Updated: Oct 12
The who, what, where, when and why of Internal Audit Annual Planning Stakeholders
Annual Planning can be a long process, particularly when there are a number of stakeholders which we must engage with throughout the process. But there is no need for annual planning to be long or tedious. There are things we can do as an audit team to make our engagement with key stakeholders quick, easy, meaningful and even developmental, for everyone involved. In this post, we are going to discuss:
Who you should engage with during the Annual Planning Process and why;
When to engage with them;
What we need from them; and
How we can engage with them.
Who you should engage with during the Annual Planning Process
Everyone probably has an opinion on what audit should and should not look at and many of these opinions will be driven by personal objectives, however audit only has limited resources, so we need to be careful about who we talk to. Below is a list of recommended stakeholders audit should engage with and why:
CEO / COO - These people set the strategy and direction of the business. Understanding the businesses future plans is important if audit is to be aware of risk areas may lie and what should be on our audit radar for the next five years.
Department Leads (i.e. CFO, CIO, etc) - Those directly under the CEO / COO are responsible for implementing the strategy and objectives of the organisation. They are also the ones which see the challenges with implementing the strategy. The CFO understands the company's financial position, what areas are performing (or under performing) and what the results of the strategy are. The CIO understands the technical constraints being faced by teams as they aim to offer customer services or undertake projects to support the strategy. Each of these departmental leads is aware of the risks and challenges being faced in implementing the strategy and therefore, are integral to the business.
Audit Committee - Understanding the expectations of the audit committee and in particular, the Committee Chair, will help set priorities for the next year. What is the committee concerned about, what are the future risks they are thinking of, etc.
Risk Directors - Risk Directors should have oversight of the entire organisation and emerging risks. Additionally, they should be aware of any new laws or regulations due to come into effect which will impact the business. These people are critical in ensuring we develop a risk based plan.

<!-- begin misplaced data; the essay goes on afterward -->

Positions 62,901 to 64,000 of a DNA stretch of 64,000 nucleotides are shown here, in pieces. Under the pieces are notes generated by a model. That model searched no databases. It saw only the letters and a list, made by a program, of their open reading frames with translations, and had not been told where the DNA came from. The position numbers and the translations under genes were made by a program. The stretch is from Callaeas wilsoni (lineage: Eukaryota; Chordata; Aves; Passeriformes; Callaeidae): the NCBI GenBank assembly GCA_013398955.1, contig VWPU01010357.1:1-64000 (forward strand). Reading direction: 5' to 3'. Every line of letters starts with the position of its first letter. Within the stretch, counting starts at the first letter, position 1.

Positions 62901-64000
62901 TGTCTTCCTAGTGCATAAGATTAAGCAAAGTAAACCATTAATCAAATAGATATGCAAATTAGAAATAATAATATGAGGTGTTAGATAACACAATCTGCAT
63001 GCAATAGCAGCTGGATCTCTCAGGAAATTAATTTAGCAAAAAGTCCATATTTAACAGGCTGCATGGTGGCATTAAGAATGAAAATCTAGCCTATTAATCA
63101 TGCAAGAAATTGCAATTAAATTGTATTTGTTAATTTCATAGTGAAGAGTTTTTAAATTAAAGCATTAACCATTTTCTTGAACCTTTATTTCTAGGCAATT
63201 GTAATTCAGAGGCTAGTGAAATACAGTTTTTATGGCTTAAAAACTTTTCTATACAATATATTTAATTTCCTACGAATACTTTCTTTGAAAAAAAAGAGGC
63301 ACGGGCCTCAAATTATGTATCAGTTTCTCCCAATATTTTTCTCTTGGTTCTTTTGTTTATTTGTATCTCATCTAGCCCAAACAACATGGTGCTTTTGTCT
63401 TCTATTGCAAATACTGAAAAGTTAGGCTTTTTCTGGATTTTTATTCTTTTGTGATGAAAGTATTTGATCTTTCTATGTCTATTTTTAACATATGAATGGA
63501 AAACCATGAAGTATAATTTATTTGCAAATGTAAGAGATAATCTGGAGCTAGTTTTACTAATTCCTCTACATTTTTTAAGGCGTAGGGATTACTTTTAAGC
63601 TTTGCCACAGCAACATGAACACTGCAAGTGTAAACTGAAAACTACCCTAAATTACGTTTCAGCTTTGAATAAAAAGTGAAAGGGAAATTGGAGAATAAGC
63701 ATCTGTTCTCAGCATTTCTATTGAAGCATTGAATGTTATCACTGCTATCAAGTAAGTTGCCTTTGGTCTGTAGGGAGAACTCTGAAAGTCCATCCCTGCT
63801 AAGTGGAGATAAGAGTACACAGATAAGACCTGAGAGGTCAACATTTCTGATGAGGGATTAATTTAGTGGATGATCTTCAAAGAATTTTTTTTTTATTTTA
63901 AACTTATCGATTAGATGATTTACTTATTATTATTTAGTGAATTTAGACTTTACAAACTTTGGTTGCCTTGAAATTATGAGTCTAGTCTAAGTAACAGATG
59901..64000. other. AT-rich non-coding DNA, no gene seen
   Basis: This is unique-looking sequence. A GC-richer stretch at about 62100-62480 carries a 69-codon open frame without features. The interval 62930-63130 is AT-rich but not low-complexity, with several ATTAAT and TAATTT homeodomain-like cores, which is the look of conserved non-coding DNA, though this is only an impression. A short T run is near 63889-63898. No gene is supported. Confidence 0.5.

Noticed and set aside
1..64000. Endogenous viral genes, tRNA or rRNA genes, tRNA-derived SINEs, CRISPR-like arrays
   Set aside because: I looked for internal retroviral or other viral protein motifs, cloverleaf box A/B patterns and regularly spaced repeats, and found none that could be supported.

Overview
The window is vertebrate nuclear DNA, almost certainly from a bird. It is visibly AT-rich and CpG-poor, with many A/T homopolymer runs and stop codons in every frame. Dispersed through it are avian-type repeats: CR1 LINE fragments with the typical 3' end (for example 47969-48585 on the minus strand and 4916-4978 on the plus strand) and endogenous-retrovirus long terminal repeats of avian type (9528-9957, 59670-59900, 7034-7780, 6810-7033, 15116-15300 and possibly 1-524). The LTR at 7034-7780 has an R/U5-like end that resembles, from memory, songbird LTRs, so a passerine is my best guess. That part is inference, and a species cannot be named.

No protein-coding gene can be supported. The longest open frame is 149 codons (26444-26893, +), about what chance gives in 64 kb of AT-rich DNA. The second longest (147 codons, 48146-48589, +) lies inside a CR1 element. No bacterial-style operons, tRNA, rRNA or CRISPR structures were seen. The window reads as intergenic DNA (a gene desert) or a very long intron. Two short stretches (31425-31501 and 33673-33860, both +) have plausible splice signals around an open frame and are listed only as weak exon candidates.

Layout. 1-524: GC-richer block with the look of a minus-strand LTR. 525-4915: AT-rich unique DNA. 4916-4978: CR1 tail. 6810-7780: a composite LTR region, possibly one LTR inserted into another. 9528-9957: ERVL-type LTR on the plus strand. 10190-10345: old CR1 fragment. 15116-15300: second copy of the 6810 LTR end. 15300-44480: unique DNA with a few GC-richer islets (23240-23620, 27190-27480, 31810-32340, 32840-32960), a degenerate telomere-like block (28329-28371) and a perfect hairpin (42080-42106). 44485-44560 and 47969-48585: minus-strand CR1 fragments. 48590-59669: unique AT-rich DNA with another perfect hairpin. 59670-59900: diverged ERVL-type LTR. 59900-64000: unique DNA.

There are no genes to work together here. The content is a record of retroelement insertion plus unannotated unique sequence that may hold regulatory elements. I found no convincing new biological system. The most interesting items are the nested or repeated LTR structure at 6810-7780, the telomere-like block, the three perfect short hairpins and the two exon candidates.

Other stakeholders you may want to consider include:
Known Hot Spots - There are often areas of the business which regularly flag on audit's radar. Meet with the Directors / Leaders of these areas where there are known issues to determine if things have either improved or (hopefully not), become worse.
Big 4 Auditors / Networks - Our friends still working in practice often have a lot of knowledge about emerging risks or oversight about what is happening at some of their clients. Pick their brains to understand what is happening elsewhere and whether or not we should be concerned about it. Additionally, talk to auditors from other businesses. Again, this will help to see what they are thinking about.
Once we have identified our audit stakeholders, we should really note them down. We have built a handy template which will help you to list all your relevant stakeholders and maintain a log of who you have spoken to, who you still need to speak with, and where the minutes are documented. You can view the template here.
When to engage with our identified stakeholders.
Now! Many of these people are extremely busy (as are we), so be sure to book meetings with these stakeholders as soon as possible.
To ensure everyone knows their role and responsibility, a junior member of the audit team should be assigned responsibility for ownership of the Stakeholders Checklist. It is their responsibility to coordinate and book the meetings and ensure this is accurately reflected in the checklist template.
Audit can become unstuck if multiple people are organising meetings and communication between team members is not clear; particularly whilst everyone is remote working.
What we need from them.
We've already established these people (and us) are busy, so lets not waste time. Having a clear meeting agenda and knowing what you want / need from these people is critical to ensuring that we can effectively develop our audit plan and satisfy each of the stakeholders.
Your meeting agenda will vary depending on who you are going to meet with, however there are some standard questions to consider. We have built a standard meeting agenda template which will help you ensure you cover the minimum topics with each stakeholder. You can view the template here.
How we can engage with them.
Audit only has so many people to perform good annual planning, so this should be seen as a development opportunity for many of our audit team members.
For the Chief Auditor, it would be appropriate that they attend meetings with the Executive and Senior Leadership teams, however there is an opportunity for Senior Audit Managers to also meet with some of the senior leaders. Furthermore, the senior audit managers can also meet with the Risk Partners without the aid of the Chief Auditor.
Junior team members could accompany the Senior Audit Manager to take minutes and also help maintain a running log of suggested audit activity over the coming year.
A well laid out meeting agenda and understanding of what is needed from the stakeholders provides opportunities for junior members to step up and take a more active role in Annual Planning.
Are you doing your annual planning now? We have a week by week guide of what should be done, and when. You can follow the guide here.